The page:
Molly Burbridge portrait

Written by Molly Burbridge

Molly is a teacher based in Greater Manchester, she founded AC in September 2020. She has a BA from Manchester University in American Studies.

Why is the national curriculum so limiting?

The national curriculum determines what is taught in our schools and colleges. It not only establishes who deserves to be celebrated in our country’s classrooms but also which students are represented. The content of our curriculum, the privileging of some forms of knowledge and aspects of lived experience over others and even pedagogical practices themselves serve to prioritise some voices and marginalise or silence others.

Even though educational establishments are required to abide by the Equality Act of 2010 our national curriculum does not reflect the nine protected characteristics equally. There is no requirement to learn about how institutionalised racism impacts our society; most authors of GCSE English texts are White heterosexual cisgender men; there is little scope for the celebration of the diverse array of cultures and identities that exist in our society. Even in PSHE, a subject that can be considered to have the most freedom to explore topics relating to the nine protected characteristics, is curtailed by DfE guidance limiting the external visitors that can support the delivery of a PSHE curriculum to disallow those, ‘promoting divisive or victim narratives that are harmful to British society’ (https://www.gov.uk/guidance/plan-your-relationships-sex-and-health-curriculum#using-external-agencies). This has been seen as an attempt to limit educators from teaching about activist groups such as Black Lives Matter and Extinction Rebellion (https://www.theguardian.com/education/2020/dec/15/education-department-to-review-schools-guidance-on-anti-capitalist-groups?__twitter_impression=true). It would be an impossible task to effectively teach about the nine protected characteristics of the Equality Act of 2010 without discussing the actions taken by marginalised groups to fight for equality however the DfE seem to be trying to prevent this.

Why does a representative curriculum matter?

Lack of representation or misrepresentation prevents society from progressing. When harmful, inaccurate or ignorant portrayals of groups of people exist in the media or cultural industries it leads to discrimination and harassment. If students don’t see themselves represented in topics they learn at school whether that be due to their race, gender identity, sexual orientation or disability then it becomes a barrier to achieving a sense of equality in schools. A lack of representation can also perpetuate existing inequalities that exist in society. Pupils who belong to groups that hold power in society are not given an opportunity to locate themselves within this position of power in society and are therefore not encouraged to consider how they benefit from it and what they can do to promote equality.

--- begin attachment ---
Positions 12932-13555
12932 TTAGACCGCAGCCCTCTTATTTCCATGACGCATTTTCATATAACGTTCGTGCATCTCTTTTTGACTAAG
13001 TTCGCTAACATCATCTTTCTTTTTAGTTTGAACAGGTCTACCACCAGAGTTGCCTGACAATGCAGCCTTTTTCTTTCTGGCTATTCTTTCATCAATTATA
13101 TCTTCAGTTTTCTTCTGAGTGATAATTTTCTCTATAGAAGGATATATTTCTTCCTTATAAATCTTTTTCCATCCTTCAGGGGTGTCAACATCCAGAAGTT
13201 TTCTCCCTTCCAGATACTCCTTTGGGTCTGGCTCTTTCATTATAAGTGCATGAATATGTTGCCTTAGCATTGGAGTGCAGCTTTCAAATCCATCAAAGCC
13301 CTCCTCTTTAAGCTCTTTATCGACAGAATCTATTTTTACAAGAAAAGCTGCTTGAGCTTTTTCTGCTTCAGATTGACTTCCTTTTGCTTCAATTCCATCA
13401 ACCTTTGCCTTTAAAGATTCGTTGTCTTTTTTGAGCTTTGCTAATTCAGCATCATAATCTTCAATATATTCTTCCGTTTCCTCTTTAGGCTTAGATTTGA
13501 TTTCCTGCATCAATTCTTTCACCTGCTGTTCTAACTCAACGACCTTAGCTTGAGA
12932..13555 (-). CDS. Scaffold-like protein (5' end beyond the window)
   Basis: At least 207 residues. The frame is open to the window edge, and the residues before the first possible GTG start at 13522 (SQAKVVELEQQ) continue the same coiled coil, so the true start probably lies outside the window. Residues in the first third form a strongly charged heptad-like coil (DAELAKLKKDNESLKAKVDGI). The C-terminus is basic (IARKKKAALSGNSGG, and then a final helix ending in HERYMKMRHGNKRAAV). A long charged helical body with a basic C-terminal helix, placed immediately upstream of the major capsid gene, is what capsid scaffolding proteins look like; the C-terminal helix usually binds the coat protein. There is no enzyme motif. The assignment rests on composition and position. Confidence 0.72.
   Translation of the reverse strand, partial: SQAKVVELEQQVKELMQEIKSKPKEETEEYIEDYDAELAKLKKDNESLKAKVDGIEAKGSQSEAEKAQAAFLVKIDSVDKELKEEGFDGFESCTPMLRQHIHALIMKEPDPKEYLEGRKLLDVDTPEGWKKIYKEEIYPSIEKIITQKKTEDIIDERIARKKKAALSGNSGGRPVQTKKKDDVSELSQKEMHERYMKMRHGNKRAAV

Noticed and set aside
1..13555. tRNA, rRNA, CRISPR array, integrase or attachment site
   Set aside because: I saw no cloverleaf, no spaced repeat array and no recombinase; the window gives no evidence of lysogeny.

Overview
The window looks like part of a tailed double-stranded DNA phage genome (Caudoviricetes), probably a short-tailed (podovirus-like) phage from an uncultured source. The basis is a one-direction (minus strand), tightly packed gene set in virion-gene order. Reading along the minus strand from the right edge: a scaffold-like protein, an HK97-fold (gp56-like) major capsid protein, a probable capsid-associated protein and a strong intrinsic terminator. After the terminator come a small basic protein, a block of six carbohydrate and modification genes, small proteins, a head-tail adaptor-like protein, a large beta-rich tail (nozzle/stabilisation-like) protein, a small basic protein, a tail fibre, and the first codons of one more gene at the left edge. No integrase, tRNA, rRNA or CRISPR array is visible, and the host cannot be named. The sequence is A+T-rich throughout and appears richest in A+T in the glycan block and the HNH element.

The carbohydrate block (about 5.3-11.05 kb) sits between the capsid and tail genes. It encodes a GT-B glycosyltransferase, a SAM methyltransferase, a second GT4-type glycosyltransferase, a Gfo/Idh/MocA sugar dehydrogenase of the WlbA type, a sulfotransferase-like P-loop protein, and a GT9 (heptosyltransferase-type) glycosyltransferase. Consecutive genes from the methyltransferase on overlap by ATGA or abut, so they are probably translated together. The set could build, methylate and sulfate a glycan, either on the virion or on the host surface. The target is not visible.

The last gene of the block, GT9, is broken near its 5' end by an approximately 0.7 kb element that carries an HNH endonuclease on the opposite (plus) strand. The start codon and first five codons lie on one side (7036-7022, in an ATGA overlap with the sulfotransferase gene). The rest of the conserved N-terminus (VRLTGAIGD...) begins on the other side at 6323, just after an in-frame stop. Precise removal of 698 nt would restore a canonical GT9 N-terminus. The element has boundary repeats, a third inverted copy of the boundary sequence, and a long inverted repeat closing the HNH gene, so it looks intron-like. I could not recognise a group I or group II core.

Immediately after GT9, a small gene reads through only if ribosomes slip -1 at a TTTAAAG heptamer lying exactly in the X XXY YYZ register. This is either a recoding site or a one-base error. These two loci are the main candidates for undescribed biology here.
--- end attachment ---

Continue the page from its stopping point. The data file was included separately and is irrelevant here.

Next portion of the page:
How we want to make a change!

Here at Alternative Curriculum, we want to widen the educational conversation and deepen an understanding of many subjects that are often airbrushed out of our national curriculum.​ We create free online resources that can be used by teachers in their classrooms, parents/carers as learning tools at home or young people as an opportunity to widen their cultural capital. Our aim is to amplify diverse voices and give young people the chance to learn about the varied histories, cultures and communities that have contributed to society. Our lessons focus on minority groups and those whose histories and cultures are not as thoroughly covered in the mainstream curriculum, with lessons on various topics within areas of history, science, media, literature, cultural studies and more. Example lessons so far include:

We have even started creating adult resources as it’s important that we continue to educate ourselves and continue the conversation around anti-discrimination and equality. Here are some examples of our adult resources:

As conversations around the creation of a diverse and representative curriculum continue we hope that it is prioritised in classrooms across the country. Until then we will keep creating resources that amplify and celebrate unheard voices and change the narrative or our national curriculum.

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